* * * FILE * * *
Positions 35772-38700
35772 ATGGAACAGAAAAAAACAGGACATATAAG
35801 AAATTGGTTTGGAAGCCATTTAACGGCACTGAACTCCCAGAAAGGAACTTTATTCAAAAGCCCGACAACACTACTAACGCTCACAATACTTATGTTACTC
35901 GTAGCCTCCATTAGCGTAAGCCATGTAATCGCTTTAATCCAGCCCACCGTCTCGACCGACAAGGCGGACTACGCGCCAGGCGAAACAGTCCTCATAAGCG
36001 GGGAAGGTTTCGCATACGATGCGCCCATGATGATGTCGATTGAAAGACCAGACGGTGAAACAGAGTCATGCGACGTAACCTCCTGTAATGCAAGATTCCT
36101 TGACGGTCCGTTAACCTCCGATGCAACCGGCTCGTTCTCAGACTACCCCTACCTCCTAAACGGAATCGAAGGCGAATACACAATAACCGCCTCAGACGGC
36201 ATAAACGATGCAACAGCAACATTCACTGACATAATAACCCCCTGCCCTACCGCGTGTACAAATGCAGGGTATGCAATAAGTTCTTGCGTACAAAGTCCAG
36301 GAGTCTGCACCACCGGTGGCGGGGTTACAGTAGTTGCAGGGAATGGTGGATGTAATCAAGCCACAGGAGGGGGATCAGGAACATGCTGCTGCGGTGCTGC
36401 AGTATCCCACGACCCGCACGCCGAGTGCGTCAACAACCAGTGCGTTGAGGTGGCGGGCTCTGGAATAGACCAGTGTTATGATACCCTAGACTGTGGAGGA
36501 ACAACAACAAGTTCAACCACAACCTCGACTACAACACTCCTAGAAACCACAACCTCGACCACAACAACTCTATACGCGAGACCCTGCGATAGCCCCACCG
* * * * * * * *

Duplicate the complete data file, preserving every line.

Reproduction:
Positions 35772-38700
35772 ATGGAACAGAAAAAAACAGGACATATAAG
35801 AAATTGGTTTGGAAGCCATTTAACGGCACTGAACTCCCAGAAAGGAACTTTATTCAAAAGCCCGACAACACTACTAACGCTCACAATACTTATGTTACTC
35901 GTAGCCTCCATTAGCGTAAGCCATGTAATCGCTTTAATCCAGCCCACCGTCTCGACCGACAAGGCGGACTACGCGCCAGGCGAAACAGTCCTCATAAGCG
36001 GGGAAGGTTTCGCATACGATGCGCCCATGATGATGTCGATTGAAAGACCAGACGGTGAAACAGAGTCATGCGACGTAACCTCCTGTAATGCAAGATTCCT
36101 TGACGGTCCGTTAACCTCCGATGCAACCGGCTCGTTCTCAGACTACCCCTACCTCCTAAACGGAATCGAAGGCGAATACACAATAACCGCCTCAGACGGC
36201 ATAAACGATGCAACAGCAACATTCACTGACATAATAACCCCCTGCCCTACCGCGTGTACAAATGCAGGGTATGCAATAAGTTCTTGCGTACAAAGTCCAG
36301 GAGTCTGCACCACCGGTGGCGGGGTTACAGTAGTTGCAGGGAATGGTGGATGTAATCAAGCCACAGGAGGGGGATCAGGAACATGCTGCTGCGGTGCTGC
36401 AGTATCCCACGACCCGCACGCCGAGTGCGTCAACAACCAGTGCGTTGAGGTGGCGGGCTCTGGAATAGACCAGTGTTATGATACCCTAGACTGTGGAGGA
36501 ACAACAACAAGTTCAACCACAACCTCGACTACAACACTCCTAGAAACCACAACCTCGACCACAACAACTCTATACGCGAGACCCTGCGATAGCCCCACCG